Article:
The consumer brand / product experience typically follows the path Aware Know Like Buy. Therefore, it is important to transition consumers past simple awareness of your product or brand to liking as that will lead them to buy. One way to make the transition from “Aware” to “Like” is by teaching something new each time the potential customer “meets” your brand. Social channels create opportunities for new and different information about your brand or product to be provided at every exposure, which can make it more valuable than traditional advertising that communicates a fixed message.
Understanding Your Audience through Research, Data and Social Listening
There are many ways your business can use research wisely to understand your audience. First, start by looking at your audience in different ways:
- How does your buyer profile differ from your visitor profile?
- How can you target these audiences differently?
- What defines your heaviest users?
- What are the behaviors of first-time visitors vs. long-time visitors?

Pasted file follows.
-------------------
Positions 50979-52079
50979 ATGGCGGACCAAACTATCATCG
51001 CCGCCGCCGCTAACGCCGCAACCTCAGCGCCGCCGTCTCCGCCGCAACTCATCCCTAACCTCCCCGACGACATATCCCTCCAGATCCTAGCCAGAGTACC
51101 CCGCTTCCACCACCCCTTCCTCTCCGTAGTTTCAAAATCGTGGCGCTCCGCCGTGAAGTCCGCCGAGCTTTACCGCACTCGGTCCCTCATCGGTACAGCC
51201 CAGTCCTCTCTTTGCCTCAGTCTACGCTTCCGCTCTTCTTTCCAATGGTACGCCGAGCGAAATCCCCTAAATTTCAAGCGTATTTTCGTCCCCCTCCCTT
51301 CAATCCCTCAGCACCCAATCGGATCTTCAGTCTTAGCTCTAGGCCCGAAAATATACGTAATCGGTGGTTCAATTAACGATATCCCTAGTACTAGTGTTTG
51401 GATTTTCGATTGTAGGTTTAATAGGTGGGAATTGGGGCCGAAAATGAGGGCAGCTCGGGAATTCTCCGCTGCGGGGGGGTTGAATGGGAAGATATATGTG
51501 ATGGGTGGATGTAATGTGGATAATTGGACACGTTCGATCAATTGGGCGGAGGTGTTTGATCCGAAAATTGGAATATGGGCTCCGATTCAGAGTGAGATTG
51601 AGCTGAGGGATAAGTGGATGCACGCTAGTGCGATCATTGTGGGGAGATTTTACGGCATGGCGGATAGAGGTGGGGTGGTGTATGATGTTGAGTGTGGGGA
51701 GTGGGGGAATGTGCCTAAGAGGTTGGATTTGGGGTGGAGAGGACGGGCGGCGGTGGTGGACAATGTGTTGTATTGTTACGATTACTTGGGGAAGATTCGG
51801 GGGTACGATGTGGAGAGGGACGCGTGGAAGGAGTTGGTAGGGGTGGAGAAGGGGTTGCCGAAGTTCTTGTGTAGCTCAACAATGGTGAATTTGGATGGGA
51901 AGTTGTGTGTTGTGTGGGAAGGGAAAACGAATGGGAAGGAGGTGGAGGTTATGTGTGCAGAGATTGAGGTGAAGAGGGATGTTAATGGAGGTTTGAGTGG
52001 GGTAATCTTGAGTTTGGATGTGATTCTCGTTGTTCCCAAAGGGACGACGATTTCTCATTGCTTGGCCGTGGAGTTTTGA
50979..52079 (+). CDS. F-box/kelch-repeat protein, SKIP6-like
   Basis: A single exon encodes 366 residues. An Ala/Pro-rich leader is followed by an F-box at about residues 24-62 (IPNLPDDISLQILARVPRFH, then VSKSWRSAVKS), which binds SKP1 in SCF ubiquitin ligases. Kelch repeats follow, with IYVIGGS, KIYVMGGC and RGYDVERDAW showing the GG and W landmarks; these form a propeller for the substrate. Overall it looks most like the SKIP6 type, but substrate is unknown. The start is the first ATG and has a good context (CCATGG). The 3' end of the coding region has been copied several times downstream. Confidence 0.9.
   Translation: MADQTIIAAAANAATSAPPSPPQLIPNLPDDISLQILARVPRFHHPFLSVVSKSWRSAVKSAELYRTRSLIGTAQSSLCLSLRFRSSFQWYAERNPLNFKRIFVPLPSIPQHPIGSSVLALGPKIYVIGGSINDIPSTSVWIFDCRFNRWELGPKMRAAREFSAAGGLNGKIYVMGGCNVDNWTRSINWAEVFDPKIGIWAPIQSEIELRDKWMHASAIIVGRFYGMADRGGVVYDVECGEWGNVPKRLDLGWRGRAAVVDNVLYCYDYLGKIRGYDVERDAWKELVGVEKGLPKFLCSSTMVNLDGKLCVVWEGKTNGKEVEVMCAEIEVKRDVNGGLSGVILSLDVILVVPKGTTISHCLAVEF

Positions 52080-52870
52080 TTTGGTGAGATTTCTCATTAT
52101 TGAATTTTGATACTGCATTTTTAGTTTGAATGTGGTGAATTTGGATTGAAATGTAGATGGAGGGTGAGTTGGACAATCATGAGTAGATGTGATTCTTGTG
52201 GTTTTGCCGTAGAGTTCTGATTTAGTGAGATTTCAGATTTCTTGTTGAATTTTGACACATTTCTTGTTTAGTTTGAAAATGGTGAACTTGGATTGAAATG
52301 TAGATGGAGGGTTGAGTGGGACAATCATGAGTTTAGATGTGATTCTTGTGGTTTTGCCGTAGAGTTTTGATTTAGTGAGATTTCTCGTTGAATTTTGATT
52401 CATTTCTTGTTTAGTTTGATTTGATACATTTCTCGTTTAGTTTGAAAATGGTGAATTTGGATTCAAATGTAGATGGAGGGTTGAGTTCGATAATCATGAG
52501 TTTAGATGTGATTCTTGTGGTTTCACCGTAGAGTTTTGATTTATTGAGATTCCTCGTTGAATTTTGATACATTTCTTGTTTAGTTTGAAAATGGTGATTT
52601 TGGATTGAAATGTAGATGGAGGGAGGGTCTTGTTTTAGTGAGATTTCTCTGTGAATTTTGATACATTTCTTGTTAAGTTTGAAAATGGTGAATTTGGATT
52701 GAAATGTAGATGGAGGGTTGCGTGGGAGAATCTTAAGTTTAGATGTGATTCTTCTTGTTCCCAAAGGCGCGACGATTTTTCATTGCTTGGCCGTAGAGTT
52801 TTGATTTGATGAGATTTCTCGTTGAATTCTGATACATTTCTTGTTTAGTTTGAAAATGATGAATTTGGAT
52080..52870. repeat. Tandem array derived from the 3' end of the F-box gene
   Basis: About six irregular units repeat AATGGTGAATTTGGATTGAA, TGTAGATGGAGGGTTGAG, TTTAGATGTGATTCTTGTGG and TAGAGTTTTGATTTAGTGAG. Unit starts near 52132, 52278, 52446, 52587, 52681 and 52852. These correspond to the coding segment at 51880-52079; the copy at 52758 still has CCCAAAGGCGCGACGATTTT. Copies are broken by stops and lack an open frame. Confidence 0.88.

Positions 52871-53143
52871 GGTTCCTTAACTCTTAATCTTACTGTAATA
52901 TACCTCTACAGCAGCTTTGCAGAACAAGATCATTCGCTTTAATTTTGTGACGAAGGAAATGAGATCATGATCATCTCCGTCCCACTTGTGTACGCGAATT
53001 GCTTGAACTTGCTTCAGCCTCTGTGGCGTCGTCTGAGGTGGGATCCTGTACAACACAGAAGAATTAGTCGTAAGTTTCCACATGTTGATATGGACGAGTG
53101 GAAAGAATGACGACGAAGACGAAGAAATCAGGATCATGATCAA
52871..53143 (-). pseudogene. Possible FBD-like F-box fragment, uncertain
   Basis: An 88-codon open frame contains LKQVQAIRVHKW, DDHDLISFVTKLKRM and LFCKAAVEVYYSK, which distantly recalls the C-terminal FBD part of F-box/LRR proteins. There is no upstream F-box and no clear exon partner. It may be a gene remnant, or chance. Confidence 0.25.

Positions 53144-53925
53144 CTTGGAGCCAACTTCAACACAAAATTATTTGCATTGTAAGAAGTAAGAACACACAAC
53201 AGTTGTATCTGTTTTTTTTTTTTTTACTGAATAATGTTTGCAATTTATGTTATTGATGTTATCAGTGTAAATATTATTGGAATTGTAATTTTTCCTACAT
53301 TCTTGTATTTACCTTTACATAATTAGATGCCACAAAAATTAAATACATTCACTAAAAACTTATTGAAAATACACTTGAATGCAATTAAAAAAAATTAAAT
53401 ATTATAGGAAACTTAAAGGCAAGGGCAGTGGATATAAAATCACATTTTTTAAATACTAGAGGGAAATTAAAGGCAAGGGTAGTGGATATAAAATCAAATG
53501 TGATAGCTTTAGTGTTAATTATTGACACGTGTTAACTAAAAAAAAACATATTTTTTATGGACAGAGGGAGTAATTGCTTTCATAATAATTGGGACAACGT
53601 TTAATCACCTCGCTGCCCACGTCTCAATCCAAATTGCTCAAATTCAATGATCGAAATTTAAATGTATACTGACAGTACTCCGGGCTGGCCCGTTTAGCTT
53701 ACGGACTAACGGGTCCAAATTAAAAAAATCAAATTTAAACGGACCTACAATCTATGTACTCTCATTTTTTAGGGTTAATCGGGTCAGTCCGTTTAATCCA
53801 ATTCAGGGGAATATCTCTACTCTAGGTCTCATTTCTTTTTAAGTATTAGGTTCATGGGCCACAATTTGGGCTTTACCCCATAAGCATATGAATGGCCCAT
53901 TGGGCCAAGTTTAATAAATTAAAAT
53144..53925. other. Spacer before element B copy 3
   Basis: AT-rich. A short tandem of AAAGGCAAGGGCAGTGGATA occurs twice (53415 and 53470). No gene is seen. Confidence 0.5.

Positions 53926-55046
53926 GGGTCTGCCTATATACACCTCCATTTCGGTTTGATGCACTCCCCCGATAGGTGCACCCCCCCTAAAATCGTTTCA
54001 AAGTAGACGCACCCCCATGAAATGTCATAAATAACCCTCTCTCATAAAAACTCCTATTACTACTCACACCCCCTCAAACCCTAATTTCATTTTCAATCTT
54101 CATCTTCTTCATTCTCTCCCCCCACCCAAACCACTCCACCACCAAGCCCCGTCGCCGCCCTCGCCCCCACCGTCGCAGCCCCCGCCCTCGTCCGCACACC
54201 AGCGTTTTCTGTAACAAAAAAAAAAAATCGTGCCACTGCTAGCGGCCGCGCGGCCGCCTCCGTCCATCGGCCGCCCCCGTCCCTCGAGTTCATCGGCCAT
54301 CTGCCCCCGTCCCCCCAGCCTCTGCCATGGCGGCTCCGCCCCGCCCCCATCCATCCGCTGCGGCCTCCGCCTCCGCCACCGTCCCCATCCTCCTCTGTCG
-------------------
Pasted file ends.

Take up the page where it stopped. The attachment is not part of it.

To gain these insights try implementing surveys paths. For example, the Oregon Shakespeare Festival conducts in-venue surveys every three years, ticket buyer survey every three years and a survey to new accounts every year. This allows them to challenge assumptions, inform marketing strategy and inform grant applications. However, it’s important to keep surveys to no more than 25 questions as completion rates dip dramatically after this point. If you’re trying to conduct research on a small budget consider other organizations that probably have the same question and find ways to band with organizations to fund research.
It’s also important to listen to your audience. Be sure to monitor hashtags, conversations, keywords, etc. by using social media dashboard platforms like Hootsuite. Answering and interacting with the people who talk to you or about you will help your brand feel more human. Mining your Google Analytics will show you where your current site traffic is coming from, how people are engaging with your content by outlining the number of pageviews to your website, traffic sources and where visitors exit the site. Make note of referring sources that provide a low bounce rate with high time spent on your site. BuzzSumo is a tool that provides insights on what content is shared the most from your site. Forums like TripAdvisor are also a good place to get to know your audience, the questions they have and what motivates them. Zip code analyses of your email lists or survey responses can help to understand where your audience is located and if you’re targeting the right area.